Coronavirus tests in just 90 minutes as ministers unveil two new checks ahead of winter
The new checks will support the Government’s NHS Test and Trace programme for Covid-19. (Image: PA)
Two new coronavirus tests able to detect the virus in 90 minutes will be handed to NHS hospitals, care homes and labs, Matt Hancock has announced.
The Health Secretary said “millions” of the new checks would be made available ahead of the winter for “on the spot results“.
The new tests will be able to detect Covid-19 as well as other winter viruses including flu and respiratory syncytial virus (RSV).
The Government says the ability to distinguish between Covid-19 and seasonal illnesses will help boost the NHS’s response at a time when the health service typically runs at near-full capacity.
The tests can be used without a trained health professional in non-clinical settings.
One of the two tests uses DNA to detect the virus, and will be launched in NHS hospitals from September and supported by 5,000 DNA machines from London-based firm DnaNudge.
It will provide a positive or negative result for the virus in 90 minutes at the point of care, with the new machines able to process 15 tests a day without the need for a lab.
The Government says it is in talks to secure more DNA testing machines to support the drive.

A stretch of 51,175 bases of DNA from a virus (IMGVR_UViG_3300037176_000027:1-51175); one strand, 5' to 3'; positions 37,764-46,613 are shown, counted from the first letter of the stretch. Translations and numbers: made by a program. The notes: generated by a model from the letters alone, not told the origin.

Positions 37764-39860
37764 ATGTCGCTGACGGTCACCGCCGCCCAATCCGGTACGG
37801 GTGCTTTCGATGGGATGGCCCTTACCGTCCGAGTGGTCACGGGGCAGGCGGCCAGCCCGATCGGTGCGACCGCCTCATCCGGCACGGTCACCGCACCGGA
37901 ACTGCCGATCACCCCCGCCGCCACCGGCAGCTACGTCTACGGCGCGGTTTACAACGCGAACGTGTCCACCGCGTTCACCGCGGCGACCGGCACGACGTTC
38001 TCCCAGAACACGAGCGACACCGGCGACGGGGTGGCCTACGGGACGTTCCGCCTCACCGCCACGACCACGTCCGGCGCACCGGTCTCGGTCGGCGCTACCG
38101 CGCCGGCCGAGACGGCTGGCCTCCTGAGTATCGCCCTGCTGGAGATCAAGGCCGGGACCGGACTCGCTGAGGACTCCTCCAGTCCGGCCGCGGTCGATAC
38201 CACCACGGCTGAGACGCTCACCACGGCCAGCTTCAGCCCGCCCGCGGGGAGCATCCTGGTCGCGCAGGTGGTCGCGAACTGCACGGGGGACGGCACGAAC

Meanwhile 450,000 swab tests by Oxford Nanopore will be deployed in care homes and laboratories from next week, with these checks able to detect the virus in 60-90 minutes.
Mr Hancock said: “Millions of new rapid coronavirus tests will provide on the spot results in under 90 minutes, helping us to break chains of transmission quickly.
“The fact these tests can detect flu as well as COVID-19 will be hugely beneficial as we head into winter, so patients can follow the right advice to protect themselves and others.”
The Health Secretary added: “I am hugely grateful for the excellent work done by DnaNudge and Oxford Nanopore to push forward these life-saving innovations in coronavirus testing.”
The DNA test machines are already being used in eight London hospitals, with the equipment deployed in cancer wards, accident and emergency and maternity warns to protect people who are most at risk from Covid-19.
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